Opening Paragraph: "It's after midnight, so it must be Thursday. It's my fault, he must be dead. How could I have been so gullible? I'll never forgive myself. How could it have happened? My head's throbbing, too many things screaming for attention, I can't think, like the time I got lost in a thick fog in Sitges. I was seven and close to home but I got lost, an ominous silence enveloped me, the world stood still as if waiting for me to make my decis8ion, turn right, turn left? I don't know, I can't even see what's up or down. I panicked at the time, I couldn't move, but this is much worse. No silence; a voice I can't hush - his - and a pit of anguish at the bottom of my stomach. My body aches so. I spent the better part of last night walking on the Garraf heights, the moon was full, the air clear, so unlike Barcelona; at least you could see where to put your foot."
A tale of crime and mystery. Of love found, love lost and found again. Professor C… teaches a photography course at an upper-class all-women’s school. A serial killer has the city terrified; elaborately tied prostitutes are turning up in the historical medieval sector, strangled on dates ending in 4. Hired to photograph the victims, the Professor unwilling finds himself drawn into a treacherous, riddle-filled plot. Will the camera prove mightier than the sword? Are the two witty, strong-willed women in his life part of the problem or part of the solution? As C… begins to make sense of the serial killer puzzle things turn terribly personal: he and his wealthy love and student are blackmailed for what happened between them in the school’s darkroom. If they put their heads together could they find a way out of their predicament? Richly detailed and exhaustively researched, this work is written for those who enjoy who-done-it historical novels with a pinch of erotic romance. .. Or who plan to visit the old section of Barcelona … Or those interested in heroic days of early photography... The reader will be in close touch with a place: a bustling Mediterranean port-city; and a period: that of our forefathers before our modern era (pre-World War I). A time just four generations ago; a time where the mores and technical achievements are relevant yet so curiously different to ours. For over two decades Jonathan Coan Daifuku has worked in Barcelona as an architect, designer and creative advertisement agency director. He is a Rhode Island School of Design and Columbia University graduate and currently a university professor. For more information follow the Author on Facebook.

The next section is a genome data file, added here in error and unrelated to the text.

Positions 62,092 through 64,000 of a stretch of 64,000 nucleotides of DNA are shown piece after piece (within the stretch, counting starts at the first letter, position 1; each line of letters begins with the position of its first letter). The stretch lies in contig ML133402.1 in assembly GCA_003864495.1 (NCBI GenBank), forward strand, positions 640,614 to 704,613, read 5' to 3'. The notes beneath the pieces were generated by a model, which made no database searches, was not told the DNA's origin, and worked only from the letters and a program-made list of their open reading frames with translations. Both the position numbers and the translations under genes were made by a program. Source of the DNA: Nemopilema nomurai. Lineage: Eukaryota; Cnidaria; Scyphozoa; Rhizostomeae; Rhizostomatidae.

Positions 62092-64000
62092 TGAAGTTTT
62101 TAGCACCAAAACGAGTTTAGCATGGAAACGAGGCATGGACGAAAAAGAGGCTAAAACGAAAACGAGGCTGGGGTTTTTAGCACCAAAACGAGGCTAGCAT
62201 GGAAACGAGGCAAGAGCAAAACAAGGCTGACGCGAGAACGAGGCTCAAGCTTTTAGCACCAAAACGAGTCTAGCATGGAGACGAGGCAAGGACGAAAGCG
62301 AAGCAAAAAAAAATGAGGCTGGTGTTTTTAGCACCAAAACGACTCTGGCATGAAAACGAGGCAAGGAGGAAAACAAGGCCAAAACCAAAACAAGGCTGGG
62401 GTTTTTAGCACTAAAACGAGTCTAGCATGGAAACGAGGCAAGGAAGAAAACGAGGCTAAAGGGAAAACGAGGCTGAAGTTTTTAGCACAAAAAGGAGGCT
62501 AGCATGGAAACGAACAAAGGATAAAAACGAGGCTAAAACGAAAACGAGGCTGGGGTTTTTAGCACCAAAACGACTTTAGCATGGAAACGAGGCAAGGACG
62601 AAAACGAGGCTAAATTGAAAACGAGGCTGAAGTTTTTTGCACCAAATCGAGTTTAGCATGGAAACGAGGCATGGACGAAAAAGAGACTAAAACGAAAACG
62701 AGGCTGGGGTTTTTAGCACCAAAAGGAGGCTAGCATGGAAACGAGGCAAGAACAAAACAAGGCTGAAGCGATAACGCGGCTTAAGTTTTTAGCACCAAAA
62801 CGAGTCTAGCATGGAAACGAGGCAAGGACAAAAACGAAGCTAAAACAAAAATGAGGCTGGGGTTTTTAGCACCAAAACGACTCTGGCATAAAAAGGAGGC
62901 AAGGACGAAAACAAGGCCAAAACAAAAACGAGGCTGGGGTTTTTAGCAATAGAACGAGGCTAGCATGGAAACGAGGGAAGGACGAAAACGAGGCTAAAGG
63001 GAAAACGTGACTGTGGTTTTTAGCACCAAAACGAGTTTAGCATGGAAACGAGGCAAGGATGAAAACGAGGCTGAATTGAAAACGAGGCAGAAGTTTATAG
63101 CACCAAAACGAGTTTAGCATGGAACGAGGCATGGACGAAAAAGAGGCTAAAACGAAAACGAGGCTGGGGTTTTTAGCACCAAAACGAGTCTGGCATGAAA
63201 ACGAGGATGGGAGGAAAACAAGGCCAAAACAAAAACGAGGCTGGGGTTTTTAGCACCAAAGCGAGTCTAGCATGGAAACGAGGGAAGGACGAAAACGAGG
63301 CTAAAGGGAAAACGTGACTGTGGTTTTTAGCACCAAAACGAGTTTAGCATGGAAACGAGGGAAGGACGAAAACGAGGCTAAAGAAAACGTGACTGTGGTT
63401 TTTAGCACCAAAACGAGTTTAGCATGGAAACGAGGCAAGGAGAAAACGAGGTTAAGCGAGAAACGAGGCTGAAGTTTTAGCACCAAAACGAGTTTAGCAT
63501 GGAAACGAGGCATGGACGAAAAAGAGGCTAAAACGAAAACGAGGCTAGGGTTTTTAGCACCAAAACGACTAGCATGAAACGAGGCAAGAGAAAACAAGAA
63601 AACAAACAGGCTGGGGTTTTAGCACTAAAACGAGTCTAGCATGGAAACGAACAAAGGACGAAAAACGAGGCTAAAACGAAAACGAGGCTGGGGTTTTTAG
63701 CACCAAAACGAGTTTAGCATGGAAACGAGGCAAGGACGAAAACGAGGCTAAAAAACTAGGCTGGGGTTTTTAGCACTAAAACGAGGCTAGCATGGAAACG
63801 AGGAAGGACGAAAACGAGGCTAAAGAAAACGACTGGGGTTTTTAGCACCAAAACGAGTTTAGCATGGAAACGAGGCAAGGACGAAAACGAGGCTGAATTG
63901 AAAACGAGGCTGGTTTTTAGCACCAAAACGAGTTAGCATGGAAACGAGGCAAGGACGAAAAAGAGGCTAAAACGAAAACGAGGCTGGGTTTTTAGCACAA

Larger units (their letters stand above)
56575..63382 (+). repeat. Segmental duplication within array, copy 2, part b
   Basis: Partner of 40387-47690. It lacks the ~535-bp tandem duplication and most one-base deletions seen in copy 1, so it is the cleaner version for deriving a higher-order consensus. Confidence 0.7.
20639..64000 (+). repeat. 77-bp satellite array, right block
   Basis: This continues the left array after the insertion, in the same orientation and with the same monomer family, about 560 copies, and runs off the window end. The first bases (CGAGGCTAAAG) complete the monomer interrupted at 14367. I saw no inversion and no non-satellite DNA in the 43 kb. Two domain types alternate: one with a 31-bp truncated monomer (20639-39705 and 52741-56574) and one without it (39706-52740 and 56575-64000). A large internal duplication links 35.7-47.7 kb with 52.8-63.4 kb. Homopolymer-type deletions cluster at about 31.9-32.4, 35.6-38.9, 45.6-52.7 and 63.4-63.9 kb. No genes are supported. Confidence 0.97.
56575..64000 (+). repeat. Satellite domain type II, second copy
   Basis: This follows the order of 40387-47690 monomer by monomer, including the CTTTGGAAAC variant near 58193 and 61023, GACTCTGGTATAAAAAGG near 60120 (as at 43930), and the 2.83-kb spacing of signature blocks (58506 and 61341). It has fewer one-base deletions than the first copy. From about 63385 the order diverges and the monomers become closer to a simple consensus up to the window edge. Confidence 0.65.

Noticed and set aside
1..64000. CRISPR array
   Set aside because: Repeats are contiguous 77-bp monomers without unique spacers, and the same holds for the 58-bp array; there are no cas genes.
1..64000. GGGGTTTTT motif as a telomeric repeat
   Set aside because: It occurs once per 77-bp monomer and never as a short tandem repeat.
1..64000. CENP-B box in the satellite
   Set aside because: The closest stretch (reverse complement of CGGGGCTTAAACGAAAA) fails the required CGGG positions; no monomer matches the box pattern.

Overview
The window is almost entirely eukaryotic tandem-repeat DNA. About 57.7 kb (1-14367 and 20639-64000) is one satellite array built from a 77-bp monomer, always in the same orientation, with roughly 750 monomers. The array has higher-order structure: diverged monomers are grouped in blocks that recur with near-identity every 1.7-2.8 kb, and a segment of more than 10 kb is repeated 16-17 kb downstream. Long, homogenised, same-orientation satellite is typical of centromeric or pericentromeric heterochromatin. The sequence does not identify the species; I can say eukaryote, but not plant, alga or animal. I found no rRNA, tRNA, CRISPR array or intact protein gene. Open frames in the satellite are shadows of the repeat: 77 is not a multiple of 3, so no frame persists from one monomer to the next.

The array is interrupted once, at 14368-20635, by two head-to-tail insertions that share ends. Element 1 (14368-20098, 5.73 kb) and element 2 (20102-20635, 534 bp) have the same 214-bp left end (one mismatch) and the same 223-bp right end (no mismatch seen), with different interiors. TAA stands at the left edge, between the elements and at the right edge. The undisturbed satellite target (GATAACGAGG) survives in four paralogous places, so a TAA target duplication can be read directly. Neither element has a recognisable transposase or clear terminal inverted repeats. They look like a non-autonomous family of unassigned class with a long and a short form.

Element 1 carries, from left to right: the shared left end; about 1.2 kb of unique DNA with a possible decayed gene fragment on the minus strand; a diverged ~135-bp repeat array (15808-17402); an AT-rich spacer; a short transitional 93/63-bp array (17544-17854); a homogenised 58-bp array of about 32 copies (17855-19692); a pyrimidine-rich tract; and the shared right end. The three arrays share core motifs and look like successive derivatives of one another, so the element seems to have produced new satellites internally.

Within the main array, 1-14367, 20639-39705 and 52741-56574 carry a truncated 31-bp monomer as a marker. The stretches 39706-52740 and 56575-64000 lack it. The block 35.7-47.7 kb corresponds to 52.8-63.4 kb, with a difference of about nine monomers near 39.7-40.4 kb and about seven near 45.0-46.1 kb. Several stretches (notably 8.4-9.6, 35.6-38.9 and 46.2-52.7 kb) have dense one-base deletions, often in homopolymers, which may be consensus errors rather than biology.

Review by Mirella Patzer
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The Barcelona Journal Murders is both a love story and a murder mystery. Set in 1906k the protaganist is photographer who teaches a class to young women. He begins to receive anonymous messages as he is drawn in to photographing the bodies of strangled prostitutes by a serial killer. It is evident the author is comfortably familiar with not only the setting, but the history of photography. A lot of historical details are interwoven into the story. I especially enjoyed the toilet snippets taken from newspapers convieniently ripped into to squares for use as bathroom tissue. At a whopping 693 pages, be prepared for a long, but satisfying read. The book is divided into short chapters and scenes, which makes it easy to read. Thank you to the author and publisher. I received a free copy of this book in exchange for an honest review.
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